Buffer: ‘Turns the input buffer on or off. ON is a tighter and brighter tone while OFF is a warmer tone with more sag. The buffer is part of the drive circuit & is only available when the Palisades is activated.’ The word on the street is that you can ‘feel’ the buffer more than you can hear it. How zen. But it’s true – there isn’t really a perceivable tonal difference except for maybe in picking response. Check out my video below to see if you can hear it.
Bandwidth: ‘This sets the overall tone and gain structure of the Palisades. 1 is the thinnest setting with the least amount of gain and 5 is the fattest setting with the heaviest gain. Everything else is in between. This control has a major effect on all the settings of the Palisades, especially the gain and voice controls.’ It will also have a major effect on the pants of those in hearing range, either filling them with poop or causing them to get a little tighter…. Depending on how you set it.
Voice: ‘This sets the nature of the Palisades distortion by changing the clipping diodes.’ EQD could have stopped with this knob. Even staying on one bandwidth setting and adjusting the voice knob can give you an astounding array of overdrive tonez, brah.
1- No diodes: The most open and least distorted. This can be used as more of a clean boost or as a way to shine and grit things up a bit.
2- LED clipping: light clipping with a lot of volume. More of a low-gain, edge-of-breakup sound
3- Mosfet clipping: light gain OD with great harmonics.’ Medium-high gain, I like this setting a lot.
4- Asymmetrical Silicon clipping: Tighter light gain OD closest to stock 808. This clips the waveform unevenly or asymmetrically providing more compression/clarity.
5- Symmetrical silicon clipping: tighter distorted tone. Clips the positive and negative cycle of a waveform evenly giving the effect of more distortion (as opposed to asymmetrical clipping). Everyone knows symmetry equals beauty.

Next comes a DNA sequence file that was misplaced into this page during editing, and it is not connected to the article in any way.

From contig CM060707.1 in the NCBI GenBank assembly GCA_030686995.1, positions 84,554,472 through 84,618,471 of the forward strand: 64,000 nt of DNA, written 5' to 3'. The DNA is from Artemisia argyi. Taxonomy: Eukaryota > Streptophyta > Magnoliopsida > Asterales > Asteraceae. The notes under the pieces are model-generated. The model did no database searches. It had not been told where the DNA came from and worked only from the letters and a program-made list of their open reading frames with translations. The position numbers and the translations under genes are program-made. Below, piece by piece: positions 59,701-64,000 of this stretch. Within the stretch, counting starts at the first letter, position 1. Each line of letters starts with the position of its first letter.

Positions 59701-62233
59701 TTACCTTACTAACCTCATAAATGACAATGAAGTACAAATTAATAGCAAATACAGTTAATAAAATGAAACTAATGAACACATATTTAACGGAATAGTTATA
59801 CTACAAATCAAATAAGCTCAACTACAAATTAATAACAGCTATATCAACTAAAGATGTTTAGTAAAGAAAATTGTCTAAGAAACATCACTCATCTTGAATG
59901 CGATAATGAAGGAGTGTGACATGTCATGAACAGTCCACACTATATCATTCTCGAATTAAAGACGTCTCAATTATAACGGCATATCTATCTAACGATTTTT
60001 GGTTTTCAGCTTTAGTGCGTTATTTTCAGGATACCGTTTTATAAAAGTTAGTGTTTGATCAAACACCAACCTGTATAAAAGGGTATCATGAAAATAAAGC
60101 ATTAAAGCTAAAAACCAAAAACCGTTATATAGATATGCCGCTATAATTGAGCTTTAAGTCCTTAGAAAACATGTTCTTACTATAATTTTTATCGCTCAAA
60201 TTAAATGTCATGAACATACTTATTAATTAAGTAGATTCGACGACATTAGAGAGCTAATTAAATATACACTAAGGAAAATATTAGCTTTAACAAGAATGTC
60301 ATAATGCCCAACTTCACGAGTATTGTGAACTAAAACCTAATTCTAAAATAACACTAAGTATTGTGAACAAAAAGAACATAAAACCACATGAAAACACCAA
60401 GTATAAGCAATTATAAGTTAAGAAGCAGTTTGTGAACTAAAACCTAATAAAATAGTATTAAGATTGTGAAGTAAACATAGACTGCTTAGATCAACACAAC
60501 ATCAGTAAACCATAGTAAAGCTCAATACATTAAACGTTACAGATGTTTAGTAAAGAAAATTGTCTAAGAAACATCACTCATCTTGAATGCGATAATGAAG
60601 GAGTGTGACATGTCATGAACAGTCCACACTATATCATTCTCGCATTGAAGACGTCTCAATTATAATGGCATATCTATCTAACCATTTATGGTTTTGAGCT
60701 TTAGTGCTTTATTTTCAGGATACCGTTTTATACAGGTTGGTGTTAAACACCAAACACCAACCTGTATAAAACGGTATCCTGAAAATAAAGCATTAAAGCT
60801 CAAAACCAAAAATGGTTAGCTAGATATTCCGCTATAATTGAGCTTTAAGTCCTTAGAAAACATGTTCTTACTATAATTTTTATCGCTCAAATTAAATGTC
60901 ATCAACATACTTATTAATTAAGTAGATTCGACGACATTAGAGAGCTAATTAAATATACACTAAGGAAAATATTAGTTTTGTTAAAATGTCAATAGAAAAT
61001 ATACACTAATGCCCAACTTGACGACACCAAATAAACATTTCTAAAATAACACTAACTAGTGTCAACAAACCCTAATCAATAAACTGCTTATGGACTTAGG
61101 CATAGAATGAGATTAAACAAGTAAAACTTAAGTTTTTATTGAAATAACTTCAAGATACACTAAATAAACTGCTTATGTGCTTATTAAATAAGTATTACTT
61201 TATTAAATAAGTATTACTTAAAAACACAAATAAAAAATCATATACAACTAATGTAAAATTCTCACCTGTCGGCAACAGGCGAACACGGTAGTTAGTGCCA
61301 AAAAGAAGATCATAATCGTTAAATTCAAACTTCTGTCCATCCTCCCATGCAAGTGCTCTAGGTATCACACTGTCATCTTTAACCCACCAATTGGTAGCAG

6- Schottky Diode clipping: Looser fuzzy tone. I had never heard of this diode before learning about the Palisades. After some research it looks like people traditionally put them directly in their guitar as a way to add a switchable overdrive boost right to the guitar. Loose and fuzzy is a great description of the tone as well as for the matriarch of your family. Ba-zing! Seriously though, this setting is pretty fuzz-like for an overdrive. It gets pretty nasty and nasally the more you crank up the gain and tone knobs.
Check out my video. By looping a riff and tweaking knobs, I try to give an overview of different tones and show how the controls interact all without boring you with needless talking.
As evidenced by the Palisades, Earthquaker pedals are for tweakers and practically beg to be touched. The versatility found in them gives one the ability to go exploring beyond traditional tones (the Sea Machine & Afterneath come to mind) like a regular Dr. Livingstone (I presume…only the goal is to not make it back from the unspoiled land of new tones). This ability to cover a fuller spectrum of ‘unusable’ to usable tones makes their pedals perfect for too-cool-for-school noisey noise-makers and square traditional tone hounds alike, which I’m sure is a big part of the success of the EQD pedal line. I also admire that Earthquaker didn’t buckle to the requests for just another Tubescreamer clone and instead went out on a very large limb and brought to life their own perverted version, like a forsaken monster pieced together from human remains, a.k.a. Carrot Top. But in pedal form.
If Stevie Ray Vaughn somehow had a chance to check out the Palisades, I think he’d go back in time and let his Tubescreamers take that helicopter ride to oblivion. Too bad that’s not the way it went down. No other single pedal more sensitively straddles the line of boost, chimey mid-focused overdrive, and dirty high-gain fuzzyness. I said it before, but it still stands: If you need to replace your whole collection of overdrives with one pedal, this one could and should be it.
As always, leave me a comment and let me know what you think about the Palisades, or whatever! If you really can’t share your thoughts in public, you can also drop me a line via my Contact Page.
For more info on the Palisades, as well as the rest of the EQD pedal line, check out: www.earthquakerdevices.com
Thanks for reading.
The Pedal File